DALLAS (FNS) -- As supermarket operators explore home meal replacement to attract busy, hungry professionals, some of them are also using electronic shopping to entice consumers back to meal preparation.
And, ironically, as the practice of shopping electronically grows in popularity, it is likely to become more directly integrated as a tool for supermarket fresh-meal programs, said executives whose businesses are on the cusp of computerized food retailing.
As the ordering and distribution system becomes more streamlined and volume grows, delivery of fresh, hot meals as an extension of supermarket HMR programs will become more feasible, according to Tim Dorgan, executive vice president of Peapod Interactive, Skokie, Ill.
Retailers attending the recent HMR Summit in Dallas heard how two versions of electonic shopping -- interactive on-line shopping and in-store touch-screen kiosks -- are making meal decisions convenient for consumers who may not be opting for a fully prepared meal.
But for now, electronic shopping in practice is "almost the opposite of HMR," Dorgan said. "We are giving consumers time and customized ideas to prepare meals at home."
Dorgan's firm is the largest on-line computer-shopping service provider; its 75,000 members placed $70 million in supermarket orders last year.
On-line, or consumer-direct, shopping eliminates the drudgery of weekly food excursions by letting customers shop via the Internet, he said. Members order by computer, and purchases are delivered direct to their homes. Some estimates show the concept may be an $80 billion business by 2003, representing 20% of grocery volume.
The demographic target for on-line shopping is similar to HMR's, Dorgan noted. The typical on-line shopper is a high-income professional woman, aged 25 to 49, who is too busy to spend the same time shopping as women did a generation ago.
While she hasn't time to plan her family's meals and spend hours cooking, she has high expectations of herself and feelsguilty that she isn't doing enough for her family, he said. Shopping electronically eliminates a weekly chore yet provides meal ideas, help in menu planning, and, thus, more time for food preparation.
On-line shopping lets the consumer buy her weekly groceries wherever and whenever she wants -- whether in her office or late at night after the kids are in bed.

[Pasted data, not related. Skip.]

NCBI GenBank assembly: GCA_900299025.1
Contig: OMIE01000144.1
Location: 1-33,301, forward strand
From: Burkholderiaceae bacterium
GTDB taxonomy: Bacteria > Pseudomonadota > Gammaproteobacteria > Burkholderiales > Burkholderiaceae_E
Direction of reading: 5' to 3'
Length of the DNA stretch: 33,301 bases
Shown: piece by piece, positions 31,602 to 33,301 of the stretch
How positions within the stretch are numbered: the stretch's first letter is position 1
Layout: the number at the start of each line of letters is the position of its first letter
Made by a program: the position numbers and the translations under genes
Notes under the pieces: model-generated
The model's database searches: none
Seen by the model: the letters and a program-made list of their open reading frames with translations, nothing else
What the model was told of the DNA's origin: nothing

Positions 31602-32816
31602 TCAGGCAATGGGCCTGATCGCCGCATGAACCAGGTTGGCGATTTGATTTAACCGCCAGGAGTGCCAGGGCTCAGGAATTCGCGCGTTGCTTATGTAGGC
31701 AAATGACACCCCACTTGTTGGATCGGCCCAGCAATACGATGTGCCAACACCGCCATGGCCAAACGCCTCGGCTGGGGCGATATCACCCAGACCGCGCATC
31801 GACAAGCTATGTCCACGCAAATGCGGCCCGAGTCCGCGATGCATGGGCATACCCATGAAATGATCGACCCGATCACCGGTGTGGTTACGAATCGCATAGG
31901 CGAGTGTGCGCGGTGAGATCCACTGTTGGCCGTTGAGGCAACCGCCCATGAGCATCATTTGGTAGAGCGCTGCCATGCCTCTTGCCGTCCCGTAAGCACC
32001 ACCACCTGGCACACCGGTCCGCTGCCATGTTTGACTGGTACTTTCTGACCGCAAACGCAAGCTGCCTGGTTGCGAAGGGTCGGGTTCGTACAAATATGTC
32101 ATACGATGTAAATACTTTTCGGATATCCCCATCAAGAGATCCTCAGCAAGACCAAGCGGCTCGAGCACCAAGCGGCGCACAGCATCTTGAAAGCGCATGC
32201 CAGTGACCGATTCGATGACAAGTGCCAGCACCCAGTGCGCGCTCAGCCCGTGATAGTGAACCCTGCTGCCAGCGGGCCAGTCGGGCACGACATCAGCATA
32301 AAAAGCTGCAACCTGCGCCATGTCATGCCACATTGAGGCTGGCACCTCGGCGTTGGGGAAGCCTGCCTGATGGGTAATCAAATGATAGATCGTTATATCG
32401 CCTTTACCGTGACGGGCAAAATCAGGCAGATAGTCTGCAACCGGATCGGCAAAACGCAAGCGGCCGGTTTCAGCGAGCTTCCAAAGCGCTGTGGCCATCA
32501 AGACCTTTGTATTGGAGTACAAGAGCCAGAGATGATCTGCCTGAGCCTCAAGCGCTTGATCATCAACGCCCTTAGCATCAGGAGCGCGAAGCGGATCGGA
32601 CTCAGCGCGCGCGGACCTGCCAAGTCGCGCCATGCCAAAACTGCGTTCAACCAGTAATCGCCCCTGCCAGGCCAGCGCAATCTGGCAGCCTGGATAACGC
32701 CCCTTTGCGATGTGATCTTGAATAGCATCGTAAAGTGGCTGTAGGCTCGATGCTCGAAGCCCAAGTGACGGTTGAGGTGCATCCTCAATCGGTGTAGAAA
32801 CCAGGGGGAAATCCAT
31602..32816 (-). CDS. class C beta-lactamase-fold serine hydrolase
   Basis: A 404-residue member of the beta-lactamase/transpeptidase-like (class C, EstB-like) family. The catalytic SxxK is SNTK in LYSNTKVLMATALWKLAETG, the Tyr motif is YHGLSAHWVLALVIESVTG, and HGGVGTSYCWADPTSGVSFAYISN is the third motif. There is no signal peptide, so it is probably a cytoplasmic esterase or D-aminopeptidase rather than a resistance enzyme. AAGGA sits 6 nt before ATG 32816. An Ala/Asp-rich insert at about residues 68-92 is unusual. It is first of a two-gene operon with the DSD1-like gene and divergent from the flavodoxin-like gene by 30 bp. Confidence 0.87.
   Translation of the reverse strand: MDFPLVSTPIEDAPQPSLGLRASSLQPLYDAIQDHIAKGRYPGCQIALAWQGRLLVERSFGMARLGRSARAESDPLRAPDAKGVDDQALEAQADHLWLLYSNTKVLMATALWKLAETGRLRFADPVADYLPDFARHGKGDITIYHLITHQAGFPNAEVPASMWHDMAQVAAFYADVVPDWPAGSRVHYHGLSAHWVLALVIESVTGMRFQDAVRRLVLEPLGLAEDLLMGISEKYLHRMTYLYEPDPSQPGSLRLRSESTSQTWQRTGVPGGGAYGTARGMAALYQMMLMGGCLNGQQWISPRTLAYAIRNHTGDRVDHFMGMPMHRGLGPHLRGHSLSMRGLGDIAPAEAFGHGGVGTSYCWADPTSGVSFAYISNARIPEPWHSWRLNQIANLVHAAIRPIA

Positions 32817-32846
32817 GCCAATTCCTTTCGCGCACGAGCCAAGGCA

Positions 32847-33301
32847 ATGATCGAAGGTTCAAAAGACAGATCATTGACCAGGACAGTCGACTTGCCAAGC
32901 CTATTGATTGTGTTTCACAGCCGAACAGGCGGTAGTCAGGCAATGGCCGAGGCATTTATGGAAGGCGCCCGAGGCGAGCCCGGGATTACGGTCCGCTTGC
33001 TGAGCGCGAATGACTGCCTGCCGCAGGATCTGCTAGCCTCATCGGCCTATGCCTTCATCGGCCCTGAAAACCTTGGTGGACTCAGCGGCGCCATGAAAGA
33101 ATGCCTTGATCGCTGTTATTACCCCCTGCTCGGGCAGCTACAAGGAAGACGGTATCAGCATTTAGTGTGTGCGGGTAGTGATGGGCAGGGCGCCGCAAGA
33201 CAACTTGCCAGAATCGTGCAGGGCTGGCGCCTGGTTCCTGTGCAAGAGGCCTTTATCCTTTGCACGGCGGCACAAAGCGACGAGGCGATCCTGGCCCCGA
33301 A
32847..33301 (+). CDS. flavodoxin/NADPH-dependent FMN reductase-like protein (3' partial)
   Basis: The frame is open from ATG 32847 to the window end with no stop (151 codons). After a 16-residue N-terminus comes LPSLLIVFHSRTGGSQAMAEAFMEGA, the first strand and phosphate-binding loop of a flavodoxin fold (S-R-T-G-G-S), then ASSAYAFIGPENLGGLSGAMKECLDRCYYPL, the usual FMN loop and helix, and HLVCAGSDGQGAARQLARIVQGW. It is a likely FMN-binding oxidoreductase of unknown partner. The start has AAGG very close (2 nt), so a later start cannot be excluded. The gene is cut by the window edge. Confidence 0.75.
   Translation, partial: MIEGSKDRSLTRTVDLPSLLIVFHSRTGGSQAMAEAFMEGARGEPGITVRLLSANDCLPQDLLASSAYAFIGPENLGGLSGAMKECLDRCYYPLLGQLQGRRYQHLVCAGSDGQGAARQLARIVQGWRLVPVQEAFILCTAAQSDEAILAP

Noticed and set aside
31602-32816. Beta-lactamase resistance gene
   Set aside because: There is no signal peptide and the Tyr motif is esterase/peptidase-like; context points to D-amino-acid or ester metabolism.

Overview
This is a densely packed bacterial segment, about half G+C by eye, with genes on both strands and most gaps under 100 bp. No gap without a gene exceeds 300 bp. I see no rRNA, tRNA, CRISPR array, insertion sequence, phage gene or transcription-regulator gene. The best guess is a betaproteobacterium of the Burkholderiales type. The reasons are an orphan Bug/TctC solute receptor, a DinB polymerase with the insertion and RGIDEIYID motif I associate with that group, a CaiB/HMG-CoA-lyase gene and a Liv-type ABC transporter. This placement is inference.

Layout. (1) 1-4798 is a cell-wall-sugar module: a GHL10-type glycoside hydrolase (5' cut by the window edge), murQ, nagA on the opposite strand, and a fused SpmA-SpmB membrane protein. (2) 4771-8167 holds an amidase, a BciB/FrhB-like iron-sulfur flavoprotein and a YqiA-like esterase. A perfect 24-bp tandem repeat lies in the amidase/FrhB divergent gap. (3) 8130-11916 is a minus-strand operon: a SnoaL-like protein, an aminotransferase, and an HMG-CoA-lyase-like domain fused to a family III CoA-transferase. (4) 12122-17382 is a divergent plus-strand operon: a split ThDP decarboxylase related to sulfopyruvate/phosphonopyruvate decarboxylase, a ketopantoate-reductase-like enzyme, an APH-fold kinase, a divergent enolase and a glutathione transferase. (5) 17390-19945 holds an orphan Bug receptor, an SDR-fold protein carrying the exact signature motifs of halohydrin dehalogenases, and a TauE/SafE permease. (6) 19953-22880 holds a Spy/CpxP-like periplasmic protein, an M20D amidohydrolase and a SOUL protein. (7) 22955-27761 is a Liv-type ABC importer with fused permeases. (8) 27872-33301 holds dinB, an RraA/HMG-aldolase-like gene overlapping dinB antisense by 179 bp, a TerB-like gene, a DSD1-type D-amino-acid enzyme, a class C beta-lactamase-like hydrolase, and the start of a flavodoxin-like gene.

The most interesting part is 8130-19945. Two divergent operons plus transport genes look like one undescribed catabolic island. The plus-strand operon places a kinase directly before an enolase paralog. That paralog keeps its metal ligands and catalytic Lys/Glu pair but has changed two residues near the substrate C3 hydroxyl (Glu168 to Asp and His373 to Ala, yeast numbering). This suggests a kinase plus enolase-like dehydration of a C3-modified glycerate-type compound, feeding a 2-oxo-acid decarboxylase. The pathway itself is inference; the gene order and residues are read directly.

Sophisticated software lets the member "customize the supermarket to her needs, any way she sees fit," he said. Products can be organized by category, price, items on sale, or by a dozen nutritional factors such as calories or amount of fat, salt, or cholesterol. "That's a very empowering shopping tool for the customer," Dorgan noted.
She can order any product the supermarket carries -- from perishables to canned and packaged products -- and specify delivery time within a 90-minute window.
Members can add comments to guide Peapod's order-fillers, such as directing that three bananas be ripe and another three be green. He noted that because Peapod's trained order-fillers do the selecting, the quality of fresh foods and meats tend to be higher than the customer may choose herself.
But consumer-direct shopping also benefits the retailer and manufacturer as much as it does the consumer, he said.
Peapod, for example, works through one highly regarded supermarket chain in each city, which builds customer loyalty. Since members otherwise would divide their shopping among competing supermarkets, 70% of Peapod's volume is incremental business for the chain partner.
"In Chicago, we are giving Jewel Food the volume equivalent of 1.5 stores without their having to build with bricks and mortar," he remarked.
Manufacturers can use on-line shopping to track purchase histories, to conduct surveys whose accuracy can be checked against actual buying patterns, to create customized recipes that stimulate product purchases, and to promote sale items.
"We can put a banner ad right at the point of consumer decision and see how that affects purchase behavior," said Dorgan.
"The last key barrier is cost," he said, adding that the cost now averages $10 on a $100 order. "It is still pricey to a lot of people. The key is to get the price down to a small flat fee, or even free, to the consumer."
Another electronic retail pioneer, John McMenamin, president and chief executive officer of San Francisco-based CompuCook Interactive Marketing Solutions, said that in-store kiosks using touch-screen technology present retailers and manufacturers new opportunities for sales growth and store excitement.
Like on-line shopping, McMenamin said CompuCook kiosks target today's convenience-oriented shoppers "who are looking for meal solutions and to increase the productivity of their shopping trips, not necessarily for discounts and coupons."
Located near a supermarket's entrance, the kiosks draw about 10% of store traffic -- customers who come to rely upon them as a store information center for regular usage.
These shoppers find touch screens easy to use and a good generator of meal ideas, he said, noting that "content is key. It must contain information that is compelling, actionable, diverse and fresh. Technology alone doesn't do it for you."